Keys consultations were held with H.E Salva Kiir Mayardit, President of the Republic of South Sudan, H.E General Taban Deng Gai, First Vice President, H.E Dr. James Wani Iga, Vice President as well as members of the Council of Ministers of the TGoNU.

Consultations were also held with the different opposition parties and armed groups. Other key stakeholders consulted included representatives of the Transitional National Legislative Assembly (TNLA), Steering Committee of the National Dialogue, Joint Monitoring and Evaluation Commission (JMEC), CTSAMM, UNMISS, South Sudan Chamber of Commerce and Faith Based Organisations.

Others consulted included eminent Personalities, Youth groups, Civil Society Organisations, Women Bloc and Women Associations, Internally Displaced Persons (IDPs) in Protection of Civilian (PoC) sites, South Sudanese refugees and civil society in diaspora and the international community, partners and friends of South Sudan. In addition to consultations held in person South Sudanese stakeholders submitted aimed at achieving the objectives of the Forum made numerous submissions.

The Envoy noted the overwhelming support towards the Forum and expressed the high expectations by all stakeholders on the ARCSS revitalisation process.

“Many viewed the process as a timely opportunity to restore peace and implementation of the ARCSS,” he said.

“Many of the positions advanced and proposals submitted during the consultation process were very valuable. They must be considered at some stage whether before, during or after the Revitalisation Forum, if the cycle of violence is to be broken and for lasting peace to be restored in South Sudan.”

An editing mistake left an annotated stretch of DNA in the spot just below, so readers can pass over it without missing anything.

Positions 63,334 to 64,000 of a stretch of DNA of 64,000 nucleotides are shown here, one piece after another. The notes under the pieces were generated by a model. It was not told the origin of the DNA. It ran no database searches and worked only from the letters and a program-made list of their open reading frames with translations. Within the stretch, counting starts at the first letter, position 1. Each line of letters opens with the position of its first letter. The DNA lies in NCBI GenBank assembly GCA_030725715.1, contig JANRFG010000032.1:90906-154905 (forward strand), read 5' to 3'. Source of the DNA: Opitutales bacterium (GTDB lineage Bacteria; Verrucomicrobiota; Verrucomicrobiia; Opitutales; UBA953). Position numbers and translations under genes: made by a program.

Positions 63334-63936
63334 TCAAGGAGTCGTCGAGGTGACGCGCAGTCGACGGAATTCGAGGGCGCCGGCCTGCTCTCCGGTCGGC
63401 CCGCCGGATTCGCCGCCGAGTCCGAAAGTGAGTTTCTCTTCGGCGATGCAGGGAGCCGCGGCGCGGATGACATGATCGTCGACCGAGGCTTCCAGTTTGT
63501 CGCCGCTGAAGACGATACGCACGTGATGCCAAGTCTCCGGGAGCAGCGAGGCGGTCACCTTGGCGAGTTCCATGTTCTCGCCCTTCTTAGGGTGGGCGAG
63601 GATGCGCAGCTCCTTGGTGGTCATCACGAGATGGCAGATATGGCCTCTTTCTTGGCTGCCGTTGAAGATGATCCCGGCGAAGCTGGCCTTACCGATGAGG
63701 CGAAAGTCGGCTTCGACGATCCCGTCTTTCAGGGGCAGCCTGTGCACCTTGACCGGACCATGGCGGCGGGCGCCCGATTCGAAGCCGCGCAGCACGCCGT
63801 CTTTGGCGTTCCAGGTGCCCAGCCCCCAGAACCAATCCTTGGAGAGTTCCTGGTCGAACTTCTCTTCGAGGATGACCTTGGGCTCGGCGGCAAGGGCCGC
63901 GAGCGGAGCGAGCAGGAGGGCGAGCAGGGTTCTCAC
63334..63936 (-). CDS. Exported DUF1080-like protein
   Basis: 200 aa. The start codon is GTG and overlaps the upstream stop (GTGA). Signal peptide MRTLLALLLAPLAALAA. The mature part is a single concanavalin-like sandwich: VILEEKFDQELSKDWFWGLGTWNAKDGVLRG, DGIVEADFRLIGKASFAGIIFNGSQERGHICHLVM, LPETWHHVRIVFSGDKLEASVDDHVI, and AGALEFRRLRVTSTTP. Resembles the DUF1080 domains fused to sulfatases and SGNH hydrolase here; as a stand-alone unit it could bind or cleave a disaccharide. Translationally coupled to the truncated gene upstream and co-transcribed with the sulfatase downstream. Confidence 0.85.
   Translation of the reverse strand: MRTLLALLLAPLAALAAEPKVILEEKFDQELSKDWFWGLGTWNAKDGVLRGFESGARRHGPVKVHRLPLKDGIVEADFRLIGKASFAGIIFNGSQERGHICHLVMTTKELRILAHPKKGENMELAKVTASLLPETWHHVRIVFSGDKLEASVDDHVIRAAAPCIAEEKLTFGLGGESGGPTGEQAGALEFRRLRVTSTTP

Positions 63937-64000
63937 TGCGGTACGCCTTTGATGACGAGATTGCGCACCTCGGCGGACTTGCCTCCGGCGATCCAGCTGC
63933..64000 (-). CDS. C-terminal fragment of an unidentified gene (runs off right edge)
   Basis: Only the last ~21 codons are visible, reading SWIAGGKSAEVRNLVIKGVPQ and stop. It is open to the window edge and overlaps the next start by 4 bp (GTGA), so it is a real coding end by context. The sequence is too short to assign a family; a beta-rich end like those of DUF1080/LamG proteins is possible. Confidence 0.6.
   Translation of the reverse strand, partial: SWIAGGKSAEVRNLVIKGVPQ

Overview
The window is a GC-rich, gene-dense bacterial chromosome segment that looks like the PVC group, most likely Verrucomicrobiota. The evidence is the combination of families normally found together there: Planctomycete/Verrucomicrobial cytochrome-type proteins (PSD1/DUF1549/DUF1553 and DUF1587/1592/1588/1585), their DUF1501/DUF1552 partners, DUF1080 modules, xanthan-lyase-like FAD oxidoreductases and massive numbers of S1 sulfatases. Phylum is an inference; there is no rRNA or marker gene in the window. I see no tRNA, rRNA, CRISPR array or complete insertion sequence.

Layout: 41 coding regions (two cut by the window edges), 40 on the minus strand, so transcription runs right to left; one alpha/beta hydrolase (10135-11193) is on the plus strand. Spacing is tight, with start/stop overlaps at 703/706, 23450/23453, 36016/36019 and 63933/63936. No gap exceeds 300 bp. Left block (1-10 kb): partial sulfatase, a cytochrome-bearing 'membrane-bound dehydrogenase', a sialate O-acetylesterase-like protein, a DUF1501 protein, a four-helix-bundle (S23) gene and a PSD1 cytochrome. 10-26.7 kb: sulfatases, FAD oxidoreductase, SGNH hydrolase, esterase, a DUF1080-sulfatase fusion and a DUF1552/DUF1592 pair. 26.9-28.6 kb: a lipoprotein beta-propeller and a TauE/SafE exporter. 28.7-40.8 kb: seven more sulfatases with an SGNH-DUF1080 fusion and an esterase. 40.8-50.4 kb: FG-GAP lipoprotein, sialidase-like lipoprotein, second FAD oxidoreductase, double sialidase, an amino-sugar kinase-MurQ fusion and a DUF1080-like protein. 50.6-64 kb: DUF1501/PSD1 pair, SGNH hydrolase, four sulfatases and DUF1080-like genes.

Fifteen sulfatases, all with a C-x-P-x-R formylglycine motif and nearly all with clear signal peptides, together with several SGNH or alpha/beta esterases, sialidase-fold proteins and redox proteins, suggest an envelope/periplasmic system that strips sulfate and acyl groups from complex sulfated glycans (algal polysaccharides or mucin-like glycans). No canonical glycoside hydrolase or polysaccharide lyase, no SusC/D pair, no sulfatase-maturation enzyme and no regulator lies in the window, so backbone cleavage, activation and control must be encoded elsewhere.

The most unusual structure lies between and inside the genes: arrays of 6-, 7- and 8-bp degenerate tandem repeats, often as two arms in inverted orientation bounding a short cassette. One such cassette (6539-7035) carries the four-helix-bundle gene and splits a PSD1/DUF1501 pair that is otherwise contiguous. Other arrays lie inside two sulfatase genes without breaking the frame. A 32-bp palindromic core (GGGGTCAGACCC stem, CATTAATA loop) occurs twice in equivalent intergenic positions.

59th Extra-ordinary meeting the IGAD Council of Ministers has been called to convene on December 11 to 12, 2017. The convening of the Forum will follow the meeting of the IGAD Council of Ministers. The Council is expected to provide further guidelines on the modalities, structure and other details on how the Forum will be organised.

Mediterranean crossing still world’s deadliest for migrants – UN report

24 November 2017 &#150 Crossing the Mediterranean to Europe is “by far the world’s deadliest” journey for migrants, with at least 33,761 reported to have died or gone missing between 2000 and 2017, a United Nations report finds.

The report, released Friday from the International Organization for Migration (IOM), notes the highest number of fatalities, at 5,096, was recorded in 2016, when the short and relatively less dangerous route from Turkey to Greece was shut, following the European Union-Turkey deal.

“Shutting the shorter and less dangerous routes can open longer and more dangerous routes, thus increasing the likelihood of dying at sea,” said Professor Philippe Fargues of the European University Institute, who authored the report, Four Decades of Cross-Mediterranean Undocumented Migration to Europe.

The report reviews available evidence on trans-Mediterranean irregular migration to Europe along various routes going back to the 1970s, particularly on the magnitude of the flows, the evolution of sea routes to Southern Europe, the characteristics of migrants, the extent to which one can separate between economic and forced movements, and mortality during the sea journey.

More than 2.5 million migrants have crossed the Mediterranean in an unauthorized fashion since the 1970s.

Irregular sea journeys started rising in those years in response to the introduction, by Western States grappling with rising levels of unemployment during the 1973 oil crisis, of visa requirements for people who until then had been exempted – most of them temporary labour migrants from North Africa and Turkey.

These policies encouraged those who were already in Europe to stay, increased irregular migration of family members to join their relatives in Europe and gave way to the smuggling business, the report states.

The report also highlights differences between the modern pattern of migration from Africa to Italy, mostly via Libya, and that from the Middle East to Greece via Turkey.